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As medicine targets personal DNA profiles, York researchers examine ethics and patient experiences


Researchers at the University of York are beginning a major study into the ethical and personal issues raised by a potential revolution in healthcare, which could incorporate individualised medical care – pharmacogenetics - into clinical practice.

The use of genetic testing as a routine part of medical treatment opens exciting horizons, but brings with it the responsibility to understand the concerns individuals may have about DNA sampling, and about wider issues such as the possible impact of genetic information. Much of the science of pharmacogenetics is known, but there are many potential hurdles to overcome before the technology is introduced into routine medical use.

Over the next three years Professor Andrew Webster, Dr Graham Lewis and a team in the Science and Technology Studies Unit (SATSU) at York will work with colleagues across the UK monitoring patients’ reactions to warfarin, commonly used to prevent blood clots. The team from York will interview some of the 2,400 patients who will be selected for the study. Of the 2,400 patients, 2000 will be hospital-based and 400 will be recruited through GP surgeries as warfarin can be prescribed by GPs.

Patients’ responses will be mapped against their personal DNA profiles and the SATSU team will interview them to see how they feel about DNA samples being taken, and how publicly acceptable this would be, and the hurdles to introducing the technique.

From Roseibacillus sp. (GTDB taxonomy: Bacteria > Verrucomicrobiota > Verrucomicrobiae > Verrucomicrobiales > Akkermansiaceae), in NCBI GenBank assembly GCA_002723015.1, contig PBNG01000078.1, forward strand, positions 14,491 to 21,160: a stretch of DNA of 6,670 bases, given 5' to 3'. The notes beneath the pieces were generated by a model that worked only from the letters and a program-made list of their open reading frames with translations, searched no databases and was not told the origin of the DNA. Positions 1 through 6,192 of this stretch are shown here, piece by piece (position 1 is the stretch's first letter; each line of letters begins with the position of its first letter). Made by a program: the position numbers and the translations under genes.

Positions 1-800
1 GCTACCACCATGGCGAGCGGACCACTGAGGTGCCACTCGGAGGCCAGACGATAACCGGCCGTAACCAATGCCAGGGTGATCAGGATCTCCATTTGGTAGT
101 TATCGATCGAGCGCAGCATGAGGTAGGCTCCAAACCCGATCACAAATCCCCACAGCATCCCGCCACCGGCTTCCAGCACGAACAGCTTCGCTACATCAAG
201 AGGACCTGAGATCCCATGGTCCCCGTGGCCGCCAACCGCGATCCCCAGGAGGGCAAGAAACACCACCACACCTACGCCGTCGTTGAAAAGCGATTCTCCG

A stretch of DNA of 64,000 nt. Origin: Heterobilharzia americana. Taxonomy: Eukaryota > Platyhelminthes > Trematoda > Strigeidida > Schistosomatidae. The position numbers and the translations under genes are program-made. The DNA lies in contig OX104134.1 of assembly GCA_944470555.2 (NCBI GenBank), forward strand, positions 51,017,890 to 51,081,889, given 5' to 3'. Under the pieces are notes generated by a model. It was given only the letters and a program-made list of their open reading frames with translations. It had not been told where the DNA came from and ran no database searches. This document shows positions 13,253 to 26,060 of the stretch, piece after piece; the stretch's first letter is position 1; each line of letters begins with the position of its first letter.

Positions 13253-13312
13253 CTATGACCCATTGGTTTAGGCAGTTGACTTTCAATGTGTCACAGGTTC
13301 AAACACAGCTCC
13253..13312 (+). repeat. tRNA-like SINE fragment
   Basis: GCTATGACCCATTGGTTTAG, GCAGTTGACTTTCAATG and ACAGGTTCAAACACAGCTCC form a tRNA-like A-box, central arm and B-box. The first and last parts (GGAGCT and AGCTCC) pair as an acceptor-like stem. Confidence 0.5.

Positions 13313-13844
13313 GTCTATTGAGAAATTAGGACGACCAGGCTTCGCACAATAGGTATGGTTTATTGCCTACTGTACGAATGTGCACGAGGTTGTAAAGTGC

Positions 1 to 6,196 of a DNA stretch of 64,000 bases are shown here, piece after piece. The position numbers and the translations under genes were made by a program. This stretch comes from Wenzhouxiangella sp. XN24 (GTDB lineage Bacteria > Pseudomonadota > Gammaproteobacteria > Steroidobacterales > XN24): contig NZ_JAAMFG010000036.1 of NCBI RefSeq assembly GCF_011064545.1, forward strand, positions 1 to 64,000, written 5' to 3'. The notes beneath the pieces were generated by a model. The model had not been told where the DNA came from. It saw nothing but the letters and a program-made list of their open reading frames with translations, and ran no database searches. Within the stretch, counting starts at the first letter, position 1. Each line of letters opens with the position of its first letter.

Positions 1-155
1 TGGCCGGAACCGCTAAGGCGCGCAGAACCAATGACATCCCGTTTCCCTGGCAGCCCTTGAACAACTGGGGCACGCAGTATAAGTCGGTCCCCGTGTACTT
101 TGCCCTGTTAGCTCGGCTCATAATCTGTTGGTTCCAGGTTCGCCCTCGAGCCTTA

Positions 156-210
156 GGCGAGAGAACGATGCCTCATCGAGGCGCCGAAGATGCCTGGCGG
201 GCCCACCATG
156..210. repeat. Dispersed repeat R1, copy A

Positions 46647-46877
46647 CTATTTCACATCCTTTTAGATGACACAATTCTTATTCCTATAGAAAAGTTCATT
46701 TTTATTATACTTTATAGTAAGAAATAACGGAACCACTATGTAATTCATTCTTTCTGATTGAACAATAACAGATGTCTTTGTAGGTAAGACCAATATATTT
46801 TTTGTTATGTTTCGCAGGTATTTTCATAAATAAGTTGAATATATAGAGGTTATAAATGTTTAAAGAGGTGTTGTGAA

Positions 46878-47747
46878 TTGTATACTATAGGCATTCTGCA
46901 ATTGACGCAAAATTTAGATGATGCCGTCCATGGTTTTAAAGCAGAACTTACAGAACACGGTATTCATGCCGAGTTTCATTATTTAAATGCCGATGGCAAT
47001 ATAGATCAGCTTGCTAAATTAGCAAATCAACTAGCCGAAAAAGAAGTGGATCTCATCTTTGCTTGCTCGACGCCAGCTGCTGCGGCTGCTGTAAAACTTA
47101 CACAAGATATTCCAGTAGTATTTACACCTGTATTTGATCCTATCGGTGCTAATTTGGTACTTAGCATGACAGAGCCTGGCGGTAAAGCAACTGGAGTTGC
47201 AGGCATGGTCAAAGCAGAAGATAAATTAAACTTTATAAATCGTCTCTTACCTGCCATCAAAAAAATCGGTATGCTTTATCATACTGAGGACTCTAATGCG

Warfarin is a very useful drug currently taken by 600,000 patients in the UK, but a small proportion of those who take it suffer serious side effects, even sometimes death. If a patient’s genetic makeup is known beforehand, doctors can prescribe far more accurately so that there are fewer serious side effects.

But the serious ethical issues to be considered, such as reading individual genetic codes from DNA samples, affect both patients and the clinical staff who will have to introduce the new and complex technologies. Clinical staff experiences of these processes are also examined through interviews. Dr Lewis commented; “it is important to study how attitudes and perceptions change with the introduction of new medical technologies like pharmacogenetics, and that means studying the experiences of doctors and nursing staff as well as patients.”

Dr Lewis added: “It’s been known for a long time that an individual’s genetic make-up affects the way they respond to medicines, both in terms of the likelihood of adverse side effects, and whether they respond to treatment. Pharmacogenetics, or so-called personalised medicine, offers the exciting possibility of individualised treatment.

“This could revolutionise medical care, giving doctors the ability to prescribe the best drug for their patient without trial and error. “But there are major considerations – confidentiality, the impact of the genetic information on the patient, and the implications for their families. “We need to understand how people will view this new development.

“There are also cost implications – is it worthwhile introducing pharmacogenetics? There is no real evidence yet from large-scale trials. We need to recognise that many other factors such as diet, lifestyle and age affect a patient’s response to warfarin treatment.”

The genetic profiling of patients taking part in the study will not influence their own treatment but will hopefully help future warfarin users.

The teams involved in the study will share £840,000 in research funding from the Department of Health.

Dr Graham Lewis | alfa
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